Heirloom Rice and Rice-Growing Culture in Hong Kong : A Reflection on Rice Heritage and Social Sustainability

Research output: Conference Papers (RGC: 31A, 31B, 32, 33)33_Other conference paper

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Original languageEnglish
Publication statusPresented - 12 Aug 2022


TitleFood and Sustainability
LocationHybrid, City University of Hong Kong
PlaceHong Kong
Period12 August 2022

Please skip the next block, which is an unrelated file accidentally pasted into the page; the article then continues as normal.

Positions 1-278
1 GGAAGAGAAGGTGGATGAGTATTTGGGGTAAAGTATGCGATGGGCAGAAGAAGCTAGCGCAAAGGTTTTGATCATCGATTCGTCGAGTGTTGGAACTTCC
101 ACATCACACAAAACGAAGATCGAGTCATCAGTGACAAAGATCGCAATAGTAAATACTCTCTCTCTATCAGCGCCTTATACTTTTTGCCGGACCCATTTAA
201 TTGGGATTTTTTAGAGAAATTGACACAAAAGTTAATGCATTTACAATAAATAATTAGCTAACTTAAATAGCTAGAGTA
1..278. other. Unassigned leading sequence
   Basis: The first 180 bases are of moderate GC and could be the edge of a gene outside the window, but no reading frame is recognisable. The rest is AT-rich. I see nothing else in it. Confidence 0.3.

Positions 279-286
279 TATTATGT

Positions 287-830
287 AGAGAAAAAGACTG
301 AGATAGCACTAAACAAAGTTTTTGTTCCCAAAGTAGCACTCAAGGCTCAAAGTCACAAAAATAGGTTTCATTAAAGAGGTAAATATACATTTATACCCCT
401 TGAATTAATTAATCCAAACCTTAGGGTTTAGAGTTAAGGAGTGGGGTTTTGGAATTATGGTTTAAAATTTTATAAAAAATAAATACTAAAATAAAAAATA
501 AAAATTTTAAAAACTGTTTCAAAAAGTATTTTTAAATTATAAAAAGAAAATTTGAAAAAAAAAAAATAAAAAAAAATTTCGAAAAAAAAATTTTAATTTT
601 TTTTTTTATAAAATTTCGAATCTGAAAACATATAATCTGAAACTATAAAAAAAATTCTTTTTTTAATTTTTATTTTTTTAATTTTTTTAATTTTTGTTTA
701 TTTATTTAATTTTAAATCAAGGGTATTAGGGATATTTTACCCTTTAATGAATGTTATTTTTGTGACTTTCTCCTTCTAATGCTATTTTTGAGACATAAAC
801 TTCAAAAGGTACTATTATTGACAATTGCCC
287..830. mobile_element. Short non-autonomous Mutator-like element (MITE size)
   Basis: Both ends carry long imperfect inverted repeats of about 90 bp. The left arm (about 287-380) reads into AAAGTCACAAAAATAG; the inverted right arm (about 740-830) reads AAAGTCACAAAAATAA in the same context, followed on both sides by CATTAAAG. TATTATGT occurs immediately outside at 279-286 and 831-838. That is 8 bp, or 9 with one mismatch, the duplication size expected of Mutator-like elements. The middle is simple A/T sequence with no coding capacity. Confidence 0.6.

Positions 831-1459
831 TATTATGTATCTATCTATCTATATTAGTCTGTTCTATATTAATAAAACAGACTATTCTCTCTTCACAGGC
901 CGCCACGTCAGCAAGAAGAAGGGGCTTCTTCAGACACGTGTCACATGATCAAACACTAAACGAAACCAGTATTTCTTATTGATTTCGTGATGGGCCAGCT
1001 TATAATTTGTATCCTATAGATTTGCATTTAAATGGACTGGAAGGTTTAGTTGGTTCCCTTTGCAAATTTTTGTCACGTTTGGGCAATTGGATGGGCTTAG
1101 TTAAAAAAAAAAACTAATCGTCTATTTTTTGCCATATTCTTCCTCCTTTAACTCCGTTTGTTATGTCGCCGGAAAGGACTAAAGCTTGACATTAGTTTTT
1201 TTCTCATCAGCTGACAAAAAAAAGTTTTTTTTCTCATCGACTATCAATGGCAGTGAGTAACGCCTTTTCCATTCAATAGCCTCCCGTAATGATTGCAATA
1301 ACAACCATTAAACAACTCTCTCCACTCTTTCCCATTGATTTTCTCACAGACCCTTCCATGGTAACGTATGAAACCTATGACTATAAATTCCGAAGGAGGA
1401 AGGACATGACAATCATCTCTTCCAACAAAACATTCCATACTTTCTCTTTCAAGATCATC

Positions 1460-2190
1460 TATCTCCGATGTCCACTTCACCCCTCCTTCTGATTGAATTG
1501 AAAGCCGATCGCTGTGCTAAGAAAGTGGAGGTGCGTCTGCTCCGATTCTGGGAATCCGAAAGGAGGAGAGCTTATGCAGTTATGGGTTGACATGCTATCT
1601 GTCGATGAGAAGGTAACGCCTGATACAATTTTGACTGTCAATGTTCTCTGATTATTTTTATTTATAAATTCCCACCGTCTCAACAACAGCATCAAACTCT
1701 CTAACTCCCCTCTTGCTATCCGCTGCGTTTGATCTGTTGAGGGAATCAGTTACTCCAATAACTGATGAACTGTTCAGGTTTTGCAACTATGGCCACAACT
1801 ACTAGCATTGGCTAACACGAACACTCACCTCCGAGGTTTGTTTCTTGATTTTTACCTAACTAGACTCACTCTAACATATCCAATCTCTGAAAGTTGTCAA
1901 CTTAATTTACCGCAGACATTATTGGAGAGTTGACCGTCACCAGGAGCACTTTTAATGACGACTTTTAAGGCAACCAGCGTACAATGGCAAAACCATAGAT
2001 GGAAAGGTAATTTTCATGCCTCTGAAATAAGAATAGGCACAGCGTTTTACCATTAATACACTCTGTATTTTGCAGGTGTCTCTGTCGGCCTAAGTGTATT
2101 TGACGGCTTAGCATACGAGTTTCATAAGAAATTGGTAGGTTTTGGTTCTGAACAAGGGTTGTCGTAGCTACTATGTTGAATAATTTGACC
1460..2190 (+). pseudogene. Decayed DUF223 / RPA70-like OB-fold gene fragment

Hong Kong was not only a place where rice had been widely grown to support its own population, it had also produced rice for the Chinese imperial court and overseas markets. While rice fields were commonly seen throughout the first half of the 20th century, rice production declined rapidly after the 1960s. Many rice wetlands were converted into vegetable farms for growing more profitable cash crops. In 2019, the Agriculture, Fishery and Conservation Department recovered some heirloom rice seeds from overseas seed banks and successfully carried out the first harvest of HK heirloom rice after its disappearance for over half a century. The paper explores the process and experiences of re-growing local rice and seeks to understand the emergence of a rice-growing culture among Hong Kong farmers. It argues that rice has been a part of the local identity and food heritage. However, it is also undeniable that local rice supply will not be sustainable due to the lack of farmland, low productivity, global rice imports and the fact that few in the city will recognize the value of supporting and sustaining the city’s own rice.